What do you make of the five-year CPCF deal? Our correspondent’s first impressions are that it is like a curate’s egg … and there is an awful lot of the detail still to come…
“The period of 20 years from the last time the pharmacy contract framework got an overhaul, to the middle of the 2020s, will embrace a period of change, particularly in pharmacy practice, greater than the whole of everything since the founding of the NHS.
“In all our plans for the future, we are re-defining and we are re-stating what community pharmacy can provide in terms of this revolution. But that revolution cannot become a reality unless we are prepared to make far-reaching changes in the economic and professional attitudes which permeate our whole system of practice.
“The new face of community pharmacy that is going to be forged in the white heat of this revolution will be no place for restrictive practices or for outdated methods.”
So said PSNC chief executive Simon Dukes last month when the details of the 2019-24 contract settlement were revealed ….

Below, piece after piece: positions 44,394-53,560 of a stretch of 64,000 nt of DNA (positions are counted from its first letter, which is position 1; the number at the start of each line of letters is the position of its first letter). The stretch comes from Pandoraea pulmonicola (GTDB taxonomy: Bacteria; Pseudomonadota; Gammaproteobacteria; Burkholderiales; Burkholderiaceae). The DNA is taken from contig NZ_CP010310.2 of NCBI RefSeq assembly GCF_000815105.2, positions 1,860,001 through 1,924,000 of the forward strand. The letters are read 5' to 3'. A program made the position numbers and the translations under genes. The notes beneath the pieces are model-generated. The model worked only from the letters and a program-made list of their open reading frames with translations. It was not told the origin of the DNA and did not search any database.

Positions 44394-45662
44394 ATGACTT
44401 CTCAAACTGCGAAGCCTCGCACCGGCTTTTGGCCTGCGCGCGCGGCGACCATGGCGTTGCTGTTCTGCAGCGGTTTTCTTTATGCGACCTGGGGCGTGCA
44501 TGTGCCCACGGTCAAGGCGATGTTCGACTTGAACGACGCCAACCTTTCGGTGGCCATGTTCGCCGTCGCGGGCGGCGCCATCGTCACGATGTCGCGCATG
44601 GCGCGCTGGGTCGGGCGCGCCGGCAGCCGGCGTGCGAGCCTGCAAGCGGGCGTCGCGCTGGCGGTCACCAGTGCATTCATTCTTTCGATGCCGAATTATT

Well, he didn’t say anything of the sort actually but, like Harold Wilson back in 1963 when he opened a debate at the Labour Party conference (and whose words I have cannabalised), he knows that this deal is going to take some selling, and like the proverbial five year tractor plan, it is going to take some delivering.
So I am writing this column just days after the news of the new five year CPCF deal was released, and I can’t say I have properly got my head round it yet. These are very much my initial impressions, gained after wading through the slew of documents that accompanied the announcement. The devil is often in the detail of these things, and while there is plenty of vision there isn’t much detail … yet.